Giant Leap for Jumping Robots

When we think of robots, for most of us what springs to mind is a ‘mechanical creation’ made from metal and plastic. But there is an alternative which seeks to better mimic biological systems, and that’s the soft robot.

Soft robots are made from materials such as silicone, which is what scientists at Harvard University have used to mould their particular version of the soft robot. But far from looking like R2-D2 out of Star Wars or a ‘Transformer’, their robot looks like a white, floppy three-legged jellyfish.

It also has one other interesting characteristic - it’s a robot that jumps.

This isn’t the first time that robots have been able to leap upwards. Previously this has been done using pneumatic systems with tubes being used to control the robot’s actuating systems with appropriately timed ‘puffs of air’.

The Harvard soft robot, on the other hand, uses tubes that feed precise quantities of a mixture of methane and oxygen into the robot’s legs.

A spark from high-voltage wires that are embedded within the robot’s legs then ignites this gaseous combination, causing an explosion. It’s the expansion of the gases that generates the jump.

Using this approach, researchers have been able to produce leaps of over 30 cm, at speeds of four metres per second. This is faster than was previously possible with ‘pneumatic jumpers’.

While using explosions for propulsion does put stress on the soft robot, their duration is minimal. This means that the energies created can be absorbed by the soft robot, with its temperature rising on average by less than one Kelvin as a result. This and the ability of the silicone itself to twist and flex helps the robot remain remarkably resilient to the blasts it is subjected to.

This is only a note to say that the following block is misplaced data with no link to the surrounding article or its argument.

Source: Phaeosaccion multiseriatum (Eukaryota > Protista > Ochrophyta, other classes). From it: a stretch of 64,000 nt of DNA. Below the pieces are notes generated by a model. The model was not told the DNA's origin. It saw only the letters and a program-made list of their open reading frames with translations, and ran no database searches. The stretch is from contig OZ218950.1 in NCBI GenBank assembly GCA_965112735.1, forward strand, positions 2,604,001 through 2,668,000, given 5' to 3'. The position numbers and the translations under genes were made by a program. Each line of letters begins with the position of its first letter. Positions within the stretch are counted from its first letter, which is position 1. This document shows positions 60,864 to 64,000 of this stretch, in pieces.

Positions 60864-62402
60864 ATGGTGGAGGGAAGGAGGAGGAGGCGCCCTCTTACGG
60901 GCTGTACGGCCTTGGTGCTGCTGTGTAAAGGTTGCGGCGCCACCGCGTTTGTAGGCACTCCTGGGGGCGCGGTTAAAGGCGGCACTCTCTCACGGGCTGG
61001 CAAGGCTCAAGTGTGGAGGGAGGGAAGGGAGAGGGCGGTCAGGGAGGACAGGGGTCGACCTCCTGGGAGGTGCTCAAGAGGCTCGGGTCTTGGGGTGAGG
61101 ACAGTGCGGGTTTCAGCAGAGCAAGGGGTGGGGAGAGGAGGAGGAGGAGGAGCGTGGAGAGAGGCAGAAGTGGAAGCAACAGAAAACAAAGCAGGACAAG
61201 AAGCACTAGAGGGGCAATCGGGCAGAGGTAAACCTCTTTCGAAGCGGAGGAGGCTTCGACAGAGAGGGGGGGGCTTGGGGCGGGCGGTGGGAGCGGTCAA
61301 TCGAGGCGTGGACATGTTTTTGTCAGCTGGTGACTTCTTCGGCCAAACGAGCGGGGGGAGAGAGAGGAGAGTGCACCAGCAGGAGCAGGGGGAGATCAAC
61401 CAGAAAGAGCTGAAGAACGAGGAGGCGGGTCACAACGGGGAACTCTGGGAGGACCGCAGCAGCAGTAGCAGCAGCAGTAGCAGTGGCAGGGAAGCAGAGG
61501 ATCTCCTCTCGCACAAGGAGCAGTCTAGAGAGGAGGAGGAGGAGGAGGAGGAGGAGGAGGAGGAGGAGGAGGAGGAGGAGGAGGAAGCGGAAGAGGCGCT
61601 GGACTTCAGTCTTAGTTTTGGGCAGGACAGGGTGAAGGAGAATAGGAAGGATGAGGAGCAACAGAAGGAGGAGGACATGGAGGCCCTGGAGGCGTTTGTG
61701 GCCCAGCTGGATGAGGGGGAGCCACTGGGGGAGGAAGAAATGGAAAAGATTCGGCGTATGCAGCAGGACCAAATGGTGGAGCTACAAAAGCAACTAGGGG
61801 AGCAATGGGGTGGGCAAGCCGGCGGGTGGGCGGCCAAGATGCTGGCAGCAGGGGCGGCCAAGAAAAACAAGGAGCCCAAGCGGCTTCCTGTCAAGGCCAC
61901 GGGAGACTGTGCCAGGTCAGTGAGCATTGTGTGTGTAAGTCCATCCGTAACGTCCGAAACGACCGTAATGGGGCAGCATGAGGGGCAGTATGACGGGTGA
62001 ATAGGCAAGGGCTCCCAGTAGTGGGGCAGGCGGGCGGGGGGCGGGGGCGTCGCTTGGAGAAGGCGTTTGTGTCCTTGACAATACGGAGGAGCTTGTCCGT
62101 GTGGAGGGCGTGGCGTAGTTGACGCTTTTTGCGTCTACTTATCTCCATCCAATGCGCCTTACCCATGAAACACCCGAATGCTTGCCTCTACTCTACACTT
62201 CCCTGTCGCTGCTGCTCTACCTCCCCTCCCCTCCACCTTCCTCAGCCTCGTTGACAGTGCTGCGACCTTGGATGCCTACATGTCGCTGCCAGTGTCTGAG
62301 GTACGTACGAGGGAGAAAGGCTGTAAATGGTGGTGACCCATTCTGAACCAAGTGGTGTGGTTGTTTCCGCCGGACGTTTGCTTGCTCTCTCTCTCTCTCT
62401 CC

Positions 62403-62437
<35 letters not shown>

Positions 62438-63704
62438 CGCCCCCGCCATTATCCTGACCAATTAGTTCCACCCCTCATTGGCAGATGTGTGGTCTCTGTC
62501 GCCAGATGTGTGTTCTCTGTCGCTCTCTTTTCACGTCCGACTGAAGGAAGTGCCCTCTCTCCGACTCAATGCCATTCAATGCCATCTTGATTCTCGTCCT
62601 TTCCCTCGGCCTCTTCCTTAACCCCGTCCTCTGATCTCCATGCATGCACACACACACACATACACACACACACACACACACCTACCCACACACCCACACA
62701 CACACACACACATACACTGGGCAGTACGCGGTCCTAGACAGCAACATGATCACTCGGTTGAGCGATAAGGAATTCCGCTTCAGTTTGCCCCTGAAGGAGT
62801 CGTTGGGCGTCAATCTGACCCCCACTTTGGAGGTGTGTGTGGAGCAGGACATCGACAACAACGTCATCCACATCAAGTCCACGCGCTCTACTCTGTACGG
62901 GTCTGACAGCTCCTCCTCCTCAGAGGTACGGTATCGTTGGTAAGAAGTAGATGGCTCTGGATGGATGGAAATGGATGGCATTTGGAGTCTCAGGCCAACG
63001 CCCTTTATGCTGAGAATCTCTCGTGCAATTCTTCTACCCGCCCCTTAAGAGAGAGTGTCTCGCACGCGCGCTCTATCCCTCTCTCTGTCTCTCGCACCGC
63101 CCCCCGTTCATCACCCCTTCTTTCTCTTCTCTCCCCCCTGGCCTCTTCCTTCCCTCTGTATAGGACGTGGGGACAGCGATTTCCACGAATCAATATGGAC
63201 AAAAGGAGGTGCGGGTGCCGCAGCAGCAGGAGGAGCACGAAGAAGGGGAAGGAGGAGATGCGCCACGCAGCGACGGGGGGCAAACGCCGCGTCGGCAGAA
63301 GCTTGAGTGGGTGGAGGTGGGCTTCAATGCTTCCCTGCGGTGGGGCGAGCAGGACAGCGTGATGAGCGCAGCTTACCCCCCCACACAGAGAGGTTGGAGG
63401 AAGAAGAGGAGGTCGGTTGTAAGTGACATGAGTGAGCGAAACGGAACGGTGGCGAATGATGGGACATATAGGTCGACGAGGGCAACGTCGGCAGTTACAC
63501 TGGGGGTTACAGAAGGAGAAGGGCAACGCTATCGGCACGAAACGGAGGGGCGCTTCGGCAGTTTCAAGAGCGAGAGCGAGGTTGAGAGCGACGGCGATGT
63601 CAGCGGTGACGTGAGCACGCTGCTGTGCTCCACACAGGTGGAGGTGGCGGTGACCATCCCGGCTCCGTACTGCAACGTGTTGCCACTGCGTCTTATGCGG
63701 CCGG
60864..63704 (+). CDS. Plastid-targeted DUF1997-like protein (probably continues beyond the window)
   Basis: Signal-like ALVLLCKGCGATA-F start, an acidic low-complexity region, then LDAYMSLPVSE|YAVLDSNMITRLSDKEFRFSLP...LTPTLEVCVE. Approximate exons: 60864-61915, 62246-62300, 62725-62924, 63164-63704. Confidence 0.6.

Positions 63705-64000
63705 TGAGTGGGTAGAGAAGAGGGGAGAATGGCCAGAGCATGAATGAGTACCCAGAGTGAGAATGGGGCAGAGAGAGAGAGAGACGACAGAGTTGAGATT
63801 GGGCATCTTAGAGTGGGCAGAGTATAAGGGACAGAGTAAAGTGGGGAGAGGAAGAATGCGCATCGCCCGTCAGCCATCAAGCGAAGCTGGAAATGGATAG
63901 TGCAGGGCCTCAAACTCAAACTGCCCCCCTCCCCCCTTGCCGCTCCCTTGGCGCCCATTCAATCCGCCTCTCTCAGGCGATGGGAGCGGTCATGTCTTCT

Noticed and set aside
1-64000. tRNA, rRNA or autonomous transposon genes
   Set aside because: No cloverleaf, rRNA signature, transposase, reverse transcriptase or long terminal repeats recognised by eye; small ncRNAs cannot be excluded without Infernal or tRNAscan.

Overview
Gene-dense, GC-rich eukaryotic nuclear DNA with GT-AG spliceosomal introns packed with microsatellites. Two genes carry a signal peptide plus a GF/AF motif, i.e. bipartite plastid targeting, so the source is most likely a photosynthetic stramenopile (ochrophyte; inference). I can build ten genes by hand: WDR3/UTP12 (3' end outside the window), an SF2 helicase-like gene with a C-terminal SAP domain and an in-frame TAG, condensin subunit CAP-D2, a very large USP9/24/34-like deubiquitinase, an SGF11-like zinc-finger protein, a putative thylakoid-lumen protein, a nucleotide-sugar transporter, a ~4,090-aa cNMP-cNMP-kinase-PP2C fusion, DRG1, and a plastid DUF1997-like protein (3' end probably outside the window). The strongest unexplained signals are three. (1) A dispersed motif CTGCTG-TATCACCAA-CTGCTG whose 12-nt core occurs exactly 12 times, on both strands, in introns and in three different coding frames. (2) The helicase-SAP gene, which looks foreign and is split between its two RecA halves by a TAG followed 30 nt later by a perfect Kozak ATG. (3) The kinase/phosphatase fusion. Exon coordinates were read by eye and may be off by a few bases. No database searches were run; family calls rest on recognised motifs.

This robustness is to be welcomed, as researchers believe that soft robots could be used in a wide range of applications, not just industrial, but also in search and rescue operations. That however is some way down the line, as considerable technical challenges will need to be overcome.

First, the current robot is tethered by its tubes and wires, and for many industrial robots of the future that may always be the case. However, if later generations of soft robots are to be able to avoid and negotiate obstacles and withstand the hostile conditions they will encounter on rescue missions, they will need to be freed from such constraints. That will mean creating some form of internal combustion engine, and that in turn will require some way to store the energy that’s needed to power it.

Before then there is the more practical challenge of finding ways to control a sequence of explosions so precise that robots can be created to walk and even run, and do so at speed. The prospect of a robot, no matter how soft, out of control and careering around, is not a happy one.

However, this jumping jellyfish represents a significant step towards a very interesting robotic future.

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